The spot selected for the Wawanosh Home was rather more than a mile above the village of Saulght five acres of bush land at three pounds an acre as a site for the wawanosh home ten-acre cultivated lot, just opposite, for L60. Immediately after making the purchase, we took all our boys up there for a “clearing bee;” they hoisted the Union Jack on the site of the new Home, and within a few days had cleared a considerable piece of land and commenced digging the foundations. It was to be a stone building of two storeys high with a frontage of about forty-five feet, and a wing running back, and to cost about L700. During the summer our boys got out all the stone necessary for building, most of it was collected on the Shingwauk land, and they were paid 20 cents a cord for piling it. We were anxious as soon as possible to get the new Home into operation. After the summer of 1876 no girls returned to the Shingwauk, and we doubled our number of boys. It seemed hard to shut the girls out from the privileges of Christian care and education, and we were naturally desirous of receiving back as soon as possible those whom we had already commenced teaching. For this reason we thought it well at once to make a beginning by erecting the back wing of the Institution first. During the winter stone and sand were hauled, and on the 5th of May, 1877, building operations commenced. We took the contract ourselves. I had a good practical man as carpenter at the...

The Red River Expedition.

The year 1870 was memorable in Europe for the great war between France and Germany, followed by the loss of the Pope’s temporal power, and the establishment of secular government in Rome. Here in Canada the excitement of the day was the Red River rebellion, to quell which a military expedition was despatched under the command of General (then Colonel) Wolseley. I had arranged to make a Missionary tour to Lake Superior during the summer, and it so happened that I fell in with the troops on their way up the lake and did service for them as chaplain while they were encamped at Thunder Bay. It was a busy scene in the dock at Collingwood just prior to starting. There were about a hundred Iroquois Indians who had been engaged as guides and boatmen, and these were to precede the expedition and arrange for the portaging and crossing the rivers before the arrival of the troops. The steamship _Chicora_ was moored to the dock, the whole vessel from stem to stern being heavily laded down, and there was considerable delay before we started, but at length the ropes were let go, the planks drawn in, and we were off. This was the _Chicora’s_ first trip of the season, and large crowds gathered about the docks at the various places where we stopped on our way up the lakes, the general expectation evidently being that the troops would be on board. The disappointment was great when it was found that we had only an advanced guard of Indian Voyageurs with us. One old lady, accosting one of the passengers,...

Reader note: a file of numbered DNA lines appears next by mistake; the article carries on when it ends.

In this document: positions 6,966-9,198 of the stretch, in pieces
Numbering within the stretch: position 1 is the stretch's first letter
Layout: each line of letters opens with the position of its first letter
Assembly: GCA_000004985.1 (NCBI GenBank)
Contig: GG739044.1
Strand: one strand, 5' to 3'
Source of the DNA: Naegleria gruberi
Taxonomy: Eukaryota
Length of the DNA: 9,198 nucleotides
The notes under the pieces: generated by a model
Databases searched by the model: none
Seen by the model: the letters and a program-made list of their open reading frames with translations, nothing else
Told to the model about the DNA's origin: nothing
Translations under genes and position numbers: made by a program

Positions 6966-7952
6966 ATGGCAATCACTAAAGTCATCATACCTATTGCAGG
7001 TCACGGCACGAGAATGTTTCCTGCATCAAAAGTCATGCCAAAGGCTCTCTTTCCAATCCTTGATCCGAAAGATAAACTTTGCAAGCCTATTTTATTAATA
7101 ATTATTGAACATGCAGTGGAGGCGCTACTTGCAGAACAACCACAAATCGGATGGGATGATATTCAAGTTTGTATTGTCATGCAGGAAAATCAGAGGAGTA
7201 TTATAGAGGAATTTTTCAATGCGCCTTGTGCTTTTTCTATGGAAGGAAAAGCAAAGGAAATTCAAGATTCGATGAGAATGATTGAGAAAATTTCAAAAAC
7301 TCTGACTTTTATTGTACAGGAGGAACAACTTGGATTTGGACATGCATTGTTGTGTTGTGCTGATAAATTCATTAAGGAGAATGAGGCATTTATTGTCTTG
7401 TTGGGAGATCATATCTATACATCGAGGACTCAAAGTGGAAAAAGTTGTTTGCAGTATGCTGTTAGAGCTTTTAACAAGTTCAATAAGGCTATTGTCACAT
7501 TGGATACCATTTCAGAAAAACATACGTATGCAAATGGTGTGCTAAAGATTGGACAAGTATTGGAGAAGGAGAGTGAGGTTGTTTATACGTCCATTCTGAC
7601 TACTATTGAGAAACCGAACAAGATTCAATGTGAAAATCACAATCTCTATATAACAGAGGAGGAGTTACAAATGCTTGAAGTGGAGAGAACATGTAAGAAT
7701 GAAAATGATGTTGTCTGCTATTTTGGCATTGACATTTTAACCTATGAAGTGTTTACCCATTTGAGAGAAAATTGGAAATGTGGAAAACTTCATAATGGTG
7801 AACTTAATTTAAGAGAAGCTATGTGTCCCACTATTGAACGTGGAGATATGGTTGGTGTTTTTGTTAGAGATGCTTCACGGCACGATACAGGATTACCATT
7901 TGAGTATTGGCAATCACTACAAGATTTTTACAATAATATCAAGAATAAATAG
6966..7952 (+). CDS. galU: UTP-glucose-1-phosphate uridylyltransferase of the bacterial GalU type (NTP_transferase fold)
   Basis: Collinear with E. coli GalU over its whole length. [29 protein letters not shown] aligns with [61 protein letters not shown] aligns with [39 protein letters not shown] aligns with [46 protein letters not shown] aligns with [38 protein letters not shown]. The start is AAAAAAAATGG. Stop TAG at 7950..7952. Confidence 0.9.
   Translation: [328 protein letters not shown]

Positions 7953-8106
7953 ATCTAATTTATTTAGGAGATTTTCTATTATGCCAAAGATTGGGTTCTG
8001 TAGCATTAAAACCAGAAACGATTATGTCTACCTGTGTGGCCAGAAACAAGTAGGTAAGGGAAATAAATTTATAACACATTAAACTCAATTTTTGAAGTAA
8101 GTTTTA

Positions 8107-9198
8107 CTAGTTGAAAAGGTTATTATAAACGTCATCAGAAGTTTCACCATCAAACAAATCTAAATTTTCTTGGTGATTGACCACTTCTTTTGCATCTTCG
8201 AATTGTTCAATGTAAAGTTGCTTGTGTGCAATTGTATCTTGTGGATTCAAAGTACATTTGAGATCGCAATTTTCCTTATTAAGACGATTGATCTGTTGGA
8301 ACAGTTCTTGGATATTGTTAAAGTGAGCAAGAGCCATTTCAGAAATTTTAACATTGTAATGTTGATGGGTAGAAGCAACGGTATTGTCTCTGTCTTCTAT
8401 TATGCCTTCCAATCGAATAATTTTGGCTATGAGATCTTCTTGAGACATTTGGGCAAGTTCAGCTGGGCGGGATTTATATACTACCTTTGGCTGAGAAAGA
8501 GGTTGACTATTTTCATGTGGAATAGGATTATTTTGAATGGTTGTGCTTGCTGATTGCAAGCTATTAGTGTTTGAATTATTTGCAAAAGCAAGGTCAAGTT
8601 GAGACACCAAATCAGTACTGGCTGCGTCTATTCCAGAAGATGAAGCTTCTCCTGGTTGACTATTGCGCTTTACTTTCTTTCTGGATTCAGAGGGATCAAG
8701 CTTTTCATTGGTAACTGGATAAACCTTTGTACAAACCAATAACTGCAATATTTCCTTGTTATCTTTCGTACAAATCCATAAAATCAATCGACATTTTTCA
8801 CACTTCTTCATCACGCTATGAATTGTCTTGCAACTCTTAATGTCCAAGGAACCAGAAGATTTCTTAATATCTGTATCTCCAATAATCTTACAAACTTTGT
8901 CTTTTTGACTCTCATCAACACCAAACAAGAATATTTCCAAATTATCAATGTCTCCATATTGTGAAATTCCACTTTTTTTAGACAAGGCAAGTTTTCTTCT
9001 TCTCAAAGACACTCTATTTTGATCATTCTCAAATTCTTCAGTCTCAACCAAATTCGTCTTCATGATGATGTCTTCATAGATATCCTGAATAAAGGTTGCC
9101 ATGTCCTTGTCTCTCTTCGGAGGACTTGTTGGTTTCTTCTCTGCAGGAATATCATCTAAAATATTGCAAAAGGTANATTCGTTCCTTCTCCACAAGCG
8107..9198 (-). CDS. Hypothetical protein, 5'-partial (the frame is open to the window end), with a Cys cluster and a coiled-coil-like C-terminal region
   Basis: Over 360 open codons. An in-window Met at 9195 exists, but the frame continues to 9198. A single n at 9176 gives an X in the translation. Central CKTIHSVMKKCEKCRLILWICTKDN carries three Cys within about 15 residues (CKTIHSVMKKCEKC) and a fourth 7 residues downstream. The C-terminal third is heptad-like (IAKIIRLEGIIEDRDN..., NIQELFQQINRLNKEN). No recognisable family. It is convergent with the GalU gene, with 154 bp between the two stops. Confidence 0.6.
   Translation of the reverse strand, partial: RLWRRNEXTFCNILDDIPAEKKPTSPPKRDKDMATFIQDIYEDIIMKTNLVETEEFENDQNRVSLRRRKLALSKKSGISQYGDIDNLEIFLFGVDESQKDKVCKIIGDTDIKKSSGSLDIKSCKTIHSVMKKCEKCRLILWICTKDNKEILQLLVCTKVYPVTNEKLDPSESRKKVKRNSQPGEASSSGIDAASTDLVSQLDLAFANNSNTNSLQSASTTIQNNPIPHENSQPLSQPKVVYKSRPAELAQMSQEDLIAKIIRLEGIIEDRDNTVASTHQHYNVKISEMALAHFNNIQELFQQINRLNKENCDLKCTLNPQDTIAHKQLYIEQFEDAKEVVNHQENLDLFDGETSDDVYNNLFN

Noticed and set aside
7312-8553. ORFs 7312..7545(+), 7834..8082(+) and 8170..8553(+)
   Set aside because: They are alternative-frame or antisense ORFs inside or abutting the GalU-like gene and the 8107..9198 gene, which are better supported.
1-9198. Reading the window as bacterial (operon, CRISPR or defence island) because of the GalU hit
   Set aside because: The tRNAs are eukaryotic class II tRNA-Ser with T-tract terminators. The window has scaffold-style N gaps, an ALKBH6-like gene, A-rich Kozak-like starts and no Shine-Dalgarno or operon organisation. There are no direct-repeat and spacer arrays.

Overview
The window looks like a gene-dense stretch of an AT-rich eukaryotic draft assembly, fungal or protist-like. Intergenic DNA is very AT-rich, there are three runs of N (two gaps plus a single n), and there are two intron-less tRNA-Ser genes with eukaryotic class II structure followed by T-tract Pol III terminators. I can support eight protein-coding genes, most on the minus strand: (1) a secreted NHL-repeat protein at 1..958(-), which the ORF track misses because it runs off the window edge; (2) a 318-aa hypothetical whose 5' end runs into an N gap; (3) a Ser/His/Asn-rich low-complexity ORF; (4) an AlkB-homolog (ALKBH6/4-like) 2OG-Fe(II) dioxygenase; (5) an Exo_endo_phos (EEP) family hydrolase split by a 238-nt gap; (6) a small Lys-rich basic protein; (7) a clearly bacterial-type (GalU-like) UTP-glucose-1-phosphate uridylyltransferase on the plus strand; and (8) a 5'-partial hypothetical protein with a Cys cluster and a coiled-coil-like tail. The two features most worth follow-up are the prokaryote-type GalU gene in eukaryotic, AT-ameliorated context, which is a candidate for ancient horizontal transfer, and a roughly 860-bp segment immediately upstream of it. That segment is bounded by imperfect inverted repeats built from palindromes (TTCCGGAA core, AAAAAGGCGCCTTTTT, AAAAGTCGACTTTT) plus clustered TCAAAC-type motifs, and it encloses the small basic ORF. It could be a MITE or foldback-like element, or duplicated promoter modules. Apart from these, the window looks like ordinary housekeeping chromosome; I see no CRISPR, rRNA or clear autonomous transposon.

Thirty Years Waiting For A Missionary.

At 8 p.m. Chief Winchaub came over, having had a friendly cup of tea, he delivered his promised answer.–The Indians, he said, approved all that we had said; they were glad to see us, and that we had built this big teaching wigwam for Indian boys, they would like to have their children educated, but most of them thought it was too far to send their children. He, for his part, if he had a child, would send him, and another man was willing to send his little boy when older, at present he was too young. We asked him about one promising-looking lad we had seen, the dark-eyed boy with the bow and arrows. The Chief said he had spoken to that boy’s father, but he was not willing to send him, it was too far, and he would never know how it fared with him. The Chief then said he had one other thing he wished to speak about,–there was one band of Indians on the lake, not belonging to him, who, he understood, wished to embrace Christianity and become members of the Church of England. At the time of the great council at Sault Ste. Marie, thirty years ago, the great White Chief had told them that they should have a Missionary of the English Church, and they had been waiting for him ever since. After telling us this he bade us adieu and left. We had already gone to bed, in preparation for an early start in the morning, and I was lying awake, when my attention was attracted by the splash of paddles and...

The Winter Of 1874-5.